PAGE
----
Review Fix Exclusive: Rollin Jewett and Jay Michaels Talk The Big Dream

Review Fix chats with Rollin Jewett and Jay Michaels, who discuss their new production, The Big Dream.

About The Big Dream:

The Downtown Urban Arts Festival will enter The Twilight Zone with the premiere of genre play- and screenwriter, Rollin Jewett‘s latest play, THE BIG DREAM, JUNE 23 @ 7:00 p.m. 

at the Abrons Arts Center, 466 Grand St, NYC. THE BIG DREAM by Rollin Jewett and directed by Jay Michaels is one of the first plays to open in NYC live — months before Broadway.


Staged immersively, with characters taken from audience members itself, THE BIG DREAM tells the tale of Jack, an arrogant stage-pig who recounts his journey of how he hoofed and whored his way on stage and on film. With only the goading of an enigmatic therapist to keep him on track, Jack goes in and out of reality trying to find who he really is … if he really is.

The cast includes Matt Frenzel as the Jack of this trade; Donna White as the therapist: Zara Zeidman as his long-suffering girlfriend, Sara Minisquero as his juvenile delinquent best friend; with Andrew J. Koehler, Anthony Diaz, Rose Zisa, Michael Pichardo, and Melissa Ford weaving through this tale as Jack’s family, friends, business associates, teachers, and tormentors. Callie Stribling serves as production stage manager. The play will be filmed for cinematic release by Nick Crispino

Review Fix: What was the inspiration for this project?

ROLLIN: My life! Although I’m now primarily a writer, I originally started out as a stage actor and the individual scenes from THE BIG DREAM are an exaggerated version of actual scenes from my life in the theater and how I  essentially came to be an actor. Even the scenes of my early family life and friendships are reality-based, but obviously dramatically embellished. I conceived of the play years ago after yet another failed relationship  resulting from my chosen profession at the time as an actor. I was feeling like I would never be able to experience a so-called “normal life” — you know, where you get a job, settle down, marry, have kids, etc., because of the demands and uncertain lifestyle of being an actor — where you’re called upon to play different characters, move around a lot, kiss complete strangers, create short-lived transient but meaningful relationships, and  live an imitation of life for other people’s entertainment.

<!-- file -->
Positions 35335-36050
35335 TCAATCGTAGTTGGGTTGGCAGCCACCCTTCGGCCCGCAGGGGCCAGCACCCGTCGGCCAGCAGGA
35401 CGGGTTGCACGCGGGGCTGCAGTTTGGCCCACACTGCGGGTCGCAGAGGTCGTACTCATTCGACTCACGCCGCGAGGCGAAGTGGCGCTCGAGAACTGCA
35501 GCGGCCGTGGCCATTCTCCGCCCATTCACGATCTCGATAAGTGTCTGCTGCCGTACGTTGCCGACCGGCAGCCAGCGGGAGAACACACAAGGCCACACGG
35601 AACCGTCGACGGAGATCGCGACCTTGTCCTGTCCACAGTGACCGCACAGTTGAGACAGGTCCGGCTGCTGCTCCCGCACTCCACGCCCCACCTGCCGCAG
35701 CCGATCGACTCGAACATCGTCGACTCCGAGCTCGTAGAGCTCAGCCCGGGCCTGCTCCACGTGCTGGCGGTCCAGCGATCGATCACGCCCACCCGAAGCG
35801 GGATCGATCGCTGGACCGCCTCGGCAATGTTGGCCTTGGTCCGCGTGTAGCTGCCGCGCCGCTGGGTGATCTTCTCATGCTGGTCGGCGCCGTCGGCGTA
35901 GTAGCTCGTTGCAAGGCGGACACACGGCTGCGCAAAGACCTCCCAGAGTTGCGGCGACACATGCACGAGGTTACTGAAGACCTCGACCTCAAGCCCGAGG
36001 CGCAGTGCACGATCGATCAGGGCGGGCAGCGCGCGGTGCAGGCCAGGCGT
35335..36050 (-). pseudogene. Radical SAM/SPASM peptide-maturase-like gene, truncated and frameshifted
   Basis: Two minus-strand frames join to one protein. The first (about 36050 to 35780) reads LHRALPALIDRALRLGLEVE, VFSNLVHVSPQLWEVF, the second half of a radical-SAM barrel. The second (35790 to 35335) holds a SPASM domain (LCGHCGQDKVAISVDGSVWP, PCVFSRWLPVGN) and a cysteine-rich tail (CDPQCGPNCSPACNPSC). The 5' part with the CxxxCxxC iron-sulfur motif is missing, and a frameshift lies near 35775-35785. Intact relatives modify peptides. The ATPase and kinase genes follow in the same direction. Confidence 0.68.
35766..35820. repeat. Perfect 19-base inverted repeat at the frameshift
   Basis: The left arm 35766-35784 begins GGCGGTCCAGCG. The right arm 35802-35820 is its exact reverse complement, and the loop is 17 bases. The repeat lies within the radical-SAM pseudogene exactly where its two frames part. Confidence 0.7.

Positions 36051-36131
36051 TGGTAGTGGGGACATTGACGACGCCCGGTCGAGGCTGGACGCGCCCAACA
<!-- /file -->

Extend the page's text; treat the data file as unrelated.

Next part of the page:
While all of that is challenging and fun, it doesn’t lend itself to long term stable relationships with significant others. And many times you don’t even know  where your next paycheck is coming from or how you’re going to pay the rent. Hence, the play was a reaction and an almost therapeutic examination of my life up to that time. The character Jack in the play is my  attempt at asking myself questions about the direction and purpose of my life and trying to answer them through the device of a Therapist character that is used as a sounding board to try and figure out how to resolve  all these conflicting emotions and desires that I was feeling as a result of my chosen profession. The title THE BIG DREAM refers to having larger than life expectations for yourself in that you get it all: the fame, the  money, the respect, the wife, the kids, and everything you’ve ever wanted. So, in a sense, writing the play was a very cathartic experience for me.

Review Fix: What’s your creative process like?